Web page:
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Scholarly publishing: Journal evaluation

How do I evaluate journals

The advance of internet and changing publishing models have given rise to online, open access journals. The increasing pressure to publish, coupled with the author-pays publishing model, led to a proliferation of predatory or pseudo-journals. However, such problems are not exclusive to open access publishing. Traditional subscription journals should also be carefully evaluated for quality.

There are a few ways authors and evaluate journals:

1) By scrutinizing the journal's homepage and information for authors. Generally, authors miss out on this crucial step to evaluate if a journal is ideal. Questions such as the aims and scope of the journal, journal's article type/methodology restrictions, word count limits or even charges and fees are all important considerations when evaluating journals. Refer to our page on Journal Selection for more information!

2) Some authors prefer the use of metrics and journal quality indicators to help them evaluate journals.

3) Make use of tools/checklists (see below) when evaluating journals.ThinkCheckSubmit provides a simple assessment framework to help scholars identify trustworthy journals. While it is commonly seen as a tool for evaluating potentially predatory journals, some of the questions in the checklist can also help you to identify/scrutinize between legitimate or top-tier journals as well.

Need help evaluating academic conferences? Check out the associated checklist from Think. Check. Attend

Checklist to evaluate journals

The checklist below can be used to evaluate if a journal is potentially predatory. The checklist is adapted from Think. Check. Submit, an initiative started by a group of scholarly communication professionals, organisations and publishers to help researchers identify trusted journals and discern deceptive and predatory publishing practices. The more questions and issues encountered when verifying a journal's characteristics with the checklist, the more you should be wary and avoid publishing in that journal.

Different authors may have different objectives, aims, tolerance or thresholds when using such checklists. As such, You should only submit your manuscript to a journal only if you can answer most or all of the questions satisfactorily based on your standards or requirements.

Also take note of predatory conferences - make use of the Think. CheckAttend. framework to evaluate conferences in future. The link to the Think. Check. Attend framework is available here.

Think. Check. Submit Checklist

Do you or your colleagues know the journal?

  • Does the name of the journal seem familiar to you?
  • Have you read any articles from the journal before?
  • Can you find the journal easily on search engines?

Email or journal website

  • Is there poor language with typos, weird choice of vocabulary, awkward formatting, inconsistent capitalisation.
  • Unprofessional and amateurish layout, scarce information provided, broken links, pages are always under construction?
  • Can you easily identify the contact information of the publisher? How about the company address?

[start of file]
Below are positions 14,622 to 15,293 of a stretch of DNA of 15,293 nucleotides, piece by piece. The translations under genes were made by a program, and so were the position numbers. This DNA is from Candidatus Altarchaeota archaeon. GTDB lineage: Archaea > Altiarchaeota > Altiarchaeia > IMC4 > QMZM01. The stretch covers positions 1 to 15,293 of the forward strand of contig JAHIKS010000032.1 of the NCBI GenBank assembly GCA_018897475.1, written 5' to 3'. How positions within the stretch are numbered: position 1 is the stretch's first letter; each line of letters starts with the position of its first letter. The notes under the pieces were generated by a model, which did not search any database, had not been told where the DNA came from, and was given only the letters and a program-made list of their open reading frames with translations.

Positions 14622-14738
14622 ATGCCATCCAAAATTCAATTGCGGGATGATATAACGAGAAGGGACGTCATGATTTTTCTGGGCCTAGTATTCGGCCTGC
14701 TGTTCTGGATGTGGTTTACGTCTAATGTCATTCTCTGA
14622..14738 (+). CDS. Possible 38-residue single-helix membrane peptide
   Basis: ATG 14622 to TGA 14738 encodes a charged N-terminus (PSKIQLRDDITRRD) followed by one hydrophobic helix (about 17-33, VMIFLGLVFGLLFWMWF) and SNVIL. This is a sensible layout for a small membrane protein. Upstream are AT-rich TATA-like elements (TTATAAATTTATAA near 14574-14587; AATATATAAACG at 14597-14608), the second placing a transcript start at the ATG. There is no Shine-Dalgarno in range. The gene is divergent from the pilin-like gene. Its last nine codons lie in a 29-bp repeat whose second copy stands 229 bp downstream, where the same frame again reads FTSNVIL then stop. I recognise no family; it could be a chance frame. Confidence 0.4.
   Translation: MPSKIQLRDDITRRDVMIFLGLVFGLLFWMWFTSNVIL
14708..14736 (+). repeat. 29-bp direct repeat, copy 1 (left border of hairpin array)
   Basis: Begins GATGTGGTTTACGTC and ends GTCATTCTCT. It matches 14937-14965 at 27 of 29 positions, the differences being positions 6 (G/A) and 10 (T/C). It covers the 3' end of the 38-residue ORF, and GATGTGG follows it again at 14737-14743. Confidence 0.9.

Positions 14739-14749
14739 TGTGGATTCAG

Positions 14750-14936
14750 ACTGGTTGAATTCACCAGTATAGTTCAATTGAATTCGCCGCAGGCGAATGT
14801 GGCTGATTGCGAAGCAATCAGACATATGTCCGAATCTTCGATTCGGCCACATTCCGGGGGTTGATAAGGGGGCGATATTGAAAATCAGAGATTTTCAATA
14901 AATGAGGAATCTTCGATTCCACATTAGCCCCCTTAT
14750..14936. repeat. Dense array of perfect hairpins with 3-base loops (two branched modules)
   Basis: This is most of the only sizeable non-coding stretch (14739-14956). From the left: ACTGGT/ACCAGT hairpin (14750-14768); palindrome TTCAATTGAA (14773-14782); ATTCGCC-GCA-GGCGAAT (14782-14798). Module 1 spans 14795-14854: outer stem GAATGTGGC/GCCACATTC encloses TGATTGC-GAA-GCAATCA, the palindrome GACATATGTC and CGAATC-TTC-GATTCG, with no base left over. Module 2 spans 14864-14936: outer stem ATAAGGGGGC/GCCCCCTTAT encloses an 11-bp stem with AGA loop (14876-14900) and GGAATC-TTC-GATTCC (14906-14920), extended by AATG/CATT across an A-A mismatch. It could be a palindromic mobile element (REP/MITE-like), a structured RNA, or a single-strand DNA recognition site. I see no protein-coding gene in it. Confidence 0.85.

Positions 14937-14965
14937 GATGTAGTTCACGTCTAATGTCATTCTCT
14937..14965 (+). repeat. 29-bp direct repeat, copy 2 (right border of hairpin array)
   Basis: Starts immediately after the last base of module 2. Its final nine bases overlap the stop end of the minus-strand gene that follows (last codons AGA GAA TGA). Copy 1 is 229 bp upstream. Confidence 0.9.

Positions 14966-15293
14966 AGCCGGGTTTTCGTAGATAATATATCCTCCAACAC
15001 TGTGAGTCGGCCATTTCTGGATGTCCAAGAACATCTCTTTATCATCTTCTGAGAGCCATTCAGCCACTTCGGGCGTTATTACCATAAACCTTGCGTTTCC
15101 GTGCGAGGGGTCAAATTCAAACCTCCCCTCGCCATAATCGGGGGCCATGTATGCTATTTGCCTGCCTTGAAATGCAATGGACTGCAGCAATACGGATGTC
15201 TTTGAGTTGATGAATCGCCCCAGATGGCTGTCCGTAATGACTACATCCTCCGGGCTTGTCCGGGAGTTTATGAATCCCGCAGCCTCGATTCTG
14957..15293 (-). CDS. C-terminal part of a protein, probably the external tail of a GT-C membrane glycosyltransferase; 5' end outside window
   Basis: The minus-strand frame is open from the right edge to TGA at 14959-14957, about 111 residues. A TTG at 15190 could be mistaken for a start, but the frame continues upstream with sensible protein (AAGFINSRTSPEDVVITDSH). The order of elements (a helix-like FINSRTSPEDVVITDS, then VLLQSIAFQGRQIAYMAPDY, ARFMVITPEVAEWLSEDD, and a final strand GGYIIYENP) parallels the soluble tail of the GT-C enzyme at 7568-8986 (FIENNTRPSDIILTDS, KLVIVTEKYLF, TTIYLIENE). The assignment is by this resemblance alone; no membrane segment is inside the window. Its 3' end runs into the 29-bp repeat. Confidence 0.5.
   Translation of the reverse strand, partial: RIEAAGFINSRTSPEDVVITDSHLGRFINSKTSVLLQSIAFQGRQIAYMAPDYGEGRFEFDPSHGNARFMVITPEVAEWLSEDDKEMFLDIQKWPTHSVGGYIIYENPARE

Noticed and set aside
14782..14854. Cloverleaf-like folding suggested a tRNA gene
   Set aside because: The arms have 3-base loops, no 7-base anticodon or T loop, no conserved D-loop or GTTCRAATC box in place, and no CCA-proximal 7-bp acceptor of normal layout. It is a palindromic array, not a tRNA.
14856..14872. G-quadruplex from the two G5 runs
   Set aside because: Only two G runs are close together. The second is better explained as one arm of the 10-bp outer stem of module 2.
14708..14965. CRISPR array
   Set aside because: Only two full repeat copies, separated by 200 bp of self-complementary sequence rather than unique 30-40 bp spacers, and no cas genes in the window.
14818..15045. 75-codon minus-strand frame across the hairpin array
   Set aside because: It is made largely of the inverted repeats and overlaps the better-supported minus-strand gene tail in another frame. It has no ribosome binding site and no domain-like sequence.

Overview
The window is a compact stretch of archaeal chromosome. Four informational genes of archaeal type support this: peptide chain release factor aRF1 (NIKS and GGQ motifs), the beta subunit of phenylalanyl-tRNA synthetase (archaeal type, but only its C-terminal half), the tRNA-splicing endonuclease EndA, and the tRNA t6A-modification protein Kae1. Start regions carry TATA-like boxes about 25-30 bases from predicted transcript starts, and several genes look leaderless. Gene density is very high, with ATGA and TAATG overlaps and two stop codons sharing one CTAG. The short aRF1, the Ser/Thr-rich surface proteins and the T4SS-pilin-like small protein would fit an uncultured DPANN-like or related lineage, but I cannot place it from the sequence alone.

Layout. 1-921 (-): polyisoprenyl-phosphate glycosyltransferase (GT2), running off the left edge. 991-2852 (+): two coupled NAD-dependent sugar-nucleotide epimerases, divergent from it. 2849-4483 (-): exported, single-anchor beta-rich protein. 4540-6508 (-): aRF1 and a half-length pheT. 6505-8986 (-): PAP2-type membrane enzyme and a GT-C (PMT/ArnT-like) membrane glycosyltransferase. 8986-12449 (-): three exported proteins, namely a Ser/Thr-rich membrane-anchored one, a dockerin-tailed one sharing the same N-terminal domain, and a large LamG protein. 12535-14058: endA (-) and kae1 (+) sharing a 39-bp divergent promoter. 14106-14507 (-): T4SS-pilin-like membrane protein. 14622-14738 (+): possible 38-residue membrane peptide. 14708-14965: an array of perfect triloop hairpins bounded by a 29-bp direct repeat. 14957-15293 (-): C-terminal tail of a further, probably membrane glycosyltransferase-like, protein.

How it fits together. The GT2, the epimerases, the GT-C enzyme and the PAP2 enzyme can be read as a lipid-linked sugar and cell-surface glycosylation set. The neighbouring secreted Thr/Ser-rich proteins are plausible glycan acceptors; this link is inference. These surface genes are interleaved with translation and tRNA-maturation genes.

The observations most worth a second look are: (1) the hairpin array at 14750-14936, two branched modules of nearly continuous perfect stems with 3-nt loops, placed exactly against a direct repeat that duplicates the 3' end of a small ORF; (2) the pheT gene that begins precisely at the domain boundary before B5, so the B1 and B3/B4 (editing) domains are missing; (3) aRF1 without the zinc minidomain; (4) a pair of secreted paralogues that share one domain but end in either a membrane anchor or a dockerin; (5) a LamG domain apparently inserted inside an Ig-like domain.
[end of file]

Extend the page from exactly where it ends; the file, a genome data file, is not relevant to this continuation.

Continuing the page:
• Does the journal title sound similar to other publications? Does it have the words like 'Advances", "International", "Global", "Open Access" etc?

Peer review and editorial proceses

  • Are there clear instructions to the authors?
  • Are articles submitted via email directly to editors instead of using a submission application?
  • Is the peer review process extremely fast? Can publications be fast tracked? Can manuscripts be published within the matter of days?
  • Lack of policies about the editorial process, peer review process not properly explained?

Fees

  • Lack of transparency or policies about fees related to publishing 
  • Does the journal site explain what these fees are for?
  • Are there multiple fees being charged? Submission fee, publication fee, peer review fees, withdrawal fees?

Metrics and indexing

  • Does the journal have an ISSN? Do publications have DOIs?
  • Invented or fake metrics used?
  • Falsely claimed to be indexed in certain databases?

Editorial Board

  • Have you heard of any of the editorial board members?
  • Do the editorial board mention the journal on their own personal websites?
  • Are there broken links or incorrect information provided? Can you find these members and their institutions online?

Can the journal be found on lists?

Adapted from: Think. Check. Submit

Scholarly publishing organisations

Contact Us!

If you have any questions about predatory publishing, how to identify predatory conferences, or issues with research impact, do feel free to contact Richard Ho 

Beall's List

As of January 2017, the original Beall's list of predatory journals and publishers is no longer updated. Details on its cessation can be read at Retraction Watch.

The updated "Beall's list" can be found at https://beallslist.net/. The criteria used to derive the "Beall's list" can be found here. Do note that an anonymous individual has taken on the responsibility of preserving Beall’s list and updating it when potentially new predatory journals and publishers are identified.

Predatory journals are continuously changing names and publishers. Hence, lists are not longer considered to be comprehensive and authoritative. 

All authors are advised to conduct their own due diligence when evaluating journals.